Archives for posts with tag: Manhattan condominium

Hi,

Another quarter and another record breaking set of numbers for Manhattan and Brooklyn real estate.

The boom of the luxury and super high end condos have pulled the average price of a Manhattan apartment to an all-time high $1.81M and also helped trigger a rise in inventory with the sales commencements of several high profile New Developments across the borough.

Brooklyn also gets its share of records with the average price per square foot breaking a 7-year high to reach $704/sf. The historically low inventory has risen over the last quarter but in proportion far from the levels that a market requires to reach equilibrium.

In addition to the traditional Corcoran Manhattan and Brooklyn market reports, this newsletter will touch base on the current relationship between Manhattan inventories, price level and the effect of New Developments in the borough. To follow, the impact of Global Wealth and its potential contribution to New York Real Estate along with the consequences of China’s economy will present data that could help developers keeping their cool in regards to the rise in super high end properties hitting the market. Finally, Brooklyn’s alarming lack of inventory may show a swift in current developers’ strategy to anticipate a change of plans and bring more products for sale quicker than expected to feed a demand starved of choices.

I truly hope that this newsletter will be beneficial and informative while shaping your future real estate plans. Please feel free to contact me should you want to consult on your real estate projects.

Cheers,

Q2_2015_Newsletter

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HI,

I hope you are having a great start of 2015 and wish you great health and success for this exciting new year!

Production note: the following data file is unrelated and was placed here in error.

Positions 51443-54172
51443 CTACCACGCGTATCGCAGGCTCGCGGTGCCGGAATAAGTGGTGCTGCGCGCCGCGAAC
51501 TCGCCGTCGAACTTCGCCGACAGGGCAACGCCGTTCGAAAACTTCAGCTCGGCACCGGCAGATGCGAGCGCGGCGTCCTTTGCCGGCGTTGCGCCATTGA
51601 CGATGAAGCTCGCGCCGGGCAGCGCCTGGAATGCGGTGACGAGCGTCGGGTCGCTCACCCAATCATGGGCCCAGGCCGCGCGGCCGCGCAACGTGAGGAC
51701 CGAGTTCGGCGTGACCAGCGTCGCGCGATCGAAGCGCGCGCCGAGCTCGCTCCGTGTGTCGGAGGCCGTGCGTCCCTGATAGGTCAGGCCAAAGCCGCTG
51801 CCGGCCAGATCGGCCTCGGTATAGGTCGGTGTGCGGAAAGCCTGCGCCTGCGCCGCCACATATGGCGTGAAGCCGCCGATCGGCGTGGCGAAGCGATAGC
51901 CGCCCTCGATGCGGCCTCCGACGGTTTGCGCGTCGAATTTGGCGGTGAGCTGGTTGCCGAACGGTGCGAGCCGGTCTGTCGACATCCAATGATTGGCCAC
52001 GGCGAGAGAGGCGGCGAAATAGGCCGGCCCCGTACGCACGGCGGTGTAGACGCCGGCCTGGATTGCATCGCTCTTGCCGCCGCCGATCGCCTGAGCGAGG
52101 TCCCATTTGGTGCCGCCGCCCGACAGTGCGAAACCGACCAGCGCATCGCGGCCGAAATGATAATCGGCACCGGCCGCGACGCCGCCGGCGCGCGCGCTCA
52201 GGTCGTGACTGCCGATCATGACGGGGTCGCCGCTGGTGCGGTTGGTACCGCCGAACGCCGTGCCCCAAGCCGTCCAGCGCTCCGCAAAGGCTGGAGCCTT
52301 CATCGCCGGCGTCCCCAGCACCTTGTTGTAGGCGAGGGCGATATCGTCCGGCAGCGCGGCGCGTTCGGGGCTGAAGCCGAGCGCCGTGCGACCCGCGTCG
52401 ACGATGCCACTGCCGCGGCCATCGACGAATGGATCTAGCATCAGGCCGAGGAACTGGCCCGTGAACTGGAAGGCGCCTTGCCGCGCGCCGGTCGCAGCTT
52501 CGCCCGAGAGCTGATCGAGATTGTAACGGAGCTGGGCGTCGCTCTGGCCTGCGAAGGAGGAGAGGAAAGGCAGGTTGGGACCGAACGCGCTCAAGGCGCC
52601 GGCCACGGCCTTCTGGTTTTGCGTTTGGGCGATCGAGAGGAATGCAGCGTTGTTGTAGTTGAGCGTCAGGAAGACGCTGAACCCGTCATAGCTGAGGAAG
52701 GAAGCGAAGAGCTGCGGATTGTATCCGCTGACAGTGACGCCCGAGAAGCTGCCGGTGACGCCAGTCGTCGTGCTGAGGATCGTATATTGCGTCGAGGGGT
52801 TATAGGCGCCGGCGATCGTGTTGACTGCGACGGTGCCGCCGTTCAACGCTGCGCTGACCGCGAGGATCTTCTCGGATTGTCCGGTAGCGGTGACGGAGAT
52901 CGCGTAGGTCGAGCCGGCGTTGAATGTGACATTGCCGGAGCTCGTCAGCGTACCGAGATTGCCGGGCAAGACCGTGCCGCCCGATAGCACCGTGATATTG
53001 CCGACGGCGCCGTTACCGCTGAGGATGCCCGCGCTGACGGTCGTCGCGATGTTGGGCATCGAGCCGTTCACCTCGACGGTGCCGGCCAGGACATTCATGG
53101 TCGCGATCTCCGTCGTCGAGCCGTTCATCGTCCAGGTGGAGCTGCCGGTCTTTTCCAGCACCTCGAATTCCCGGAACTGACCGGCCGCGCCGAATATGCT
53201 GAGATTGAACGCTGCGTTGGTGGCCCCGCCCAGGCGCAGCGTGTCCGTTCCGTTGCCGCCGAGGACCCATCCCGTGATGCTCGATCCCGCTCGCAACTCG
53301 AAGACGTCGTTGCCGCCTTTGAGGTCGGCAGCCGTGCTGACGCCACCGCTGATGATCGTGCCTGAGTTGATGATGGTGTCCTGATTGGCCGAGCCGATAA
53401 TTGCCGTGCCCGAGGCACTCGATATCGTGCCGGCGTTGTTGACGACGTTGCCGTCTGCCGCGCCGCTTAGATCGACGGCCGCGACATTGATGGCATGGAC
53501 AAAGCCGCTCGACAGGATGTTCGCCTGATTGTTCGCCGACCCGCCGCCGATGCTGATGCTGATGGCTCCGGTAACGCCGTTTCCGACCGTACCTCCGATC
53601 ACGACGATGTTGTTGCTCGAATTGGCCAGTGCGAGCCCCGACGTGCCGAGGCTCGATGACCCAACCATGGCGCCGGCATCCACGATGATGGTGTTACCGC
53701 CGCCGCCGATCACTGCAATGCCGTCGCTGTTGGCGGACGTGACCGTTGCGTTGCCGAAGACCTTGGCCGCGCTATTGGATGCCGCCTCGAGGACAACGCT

2014 has seen several records shattered in many market segments and locations. A recap of the Manhattan Q4 2014 report is bringing new insight about what moved the market over the past 12 months with some perspective on the current level of inventory.

With the upcoming of about 6,500 new units on the market (almost 50% already in contract), I also found it necessary to talk about the concept of New Developments, explain what they are, and which segments of the market they’ll be affecting in the next year.

Finally, Brooklyn’s sellers’ market is becoming more and more challenging to navigate with a highly competitive pool of buyers, increasing prices, low inventories, and only a few New Developments scheduled to hit the market. (Brooklyn Q4 2014 included)

I truly hope that this newsletter will be beneficial and informative while shaping your future real estate plans. Please feel free to contact me should you want to consult on your real estate projects.

Cheers,

Q4_14_Newsletter

The area below Chambers street defined as the Financial District has experienced a tremendous transformation since the 9/11 attacks, which plunged the area into darkness for almost a decade. Subsequently, the residential, commercial and retail booms have revived the area with more to come.

In the early 2000’s, the area attracted renters in quest for a better bang for their bucks. The 24/7 full service doorman building lifestyle has its perks and despite the limited nightlife options at the time, the 10 subway lines available within 5 min walk from wherever you stand in the Financial District allow residents to quickly exit and be in the hottest nightlife spots or commute to work within minutes. Then, the real estate boom brought top of the line condominiums to the neighborhood such as 20 Pine Armani Casa, which was the first cross marketing condo development pairing a fashion designer with residential real estate. It was and still is a success.

The commercial landscape changes happen upon the 2008 financial crisis when the neighborhood witnessed many firms closing their offices, downsizing or simply relocating. Similar to the residential boom, non-typical Wall Street companies in need of more space for their money started to migrate to the area and enjoy class A building near a major transit hub. Ad agencies, tech and media firms among others have now replaced financial firms. The new World Trade Center also anchored a major tenant Condé Nast acting as a snowball effect since most of his midtown located vendors are now looking to move near the new headquarters. Proximity remains an important factor to maintain efficient relationship.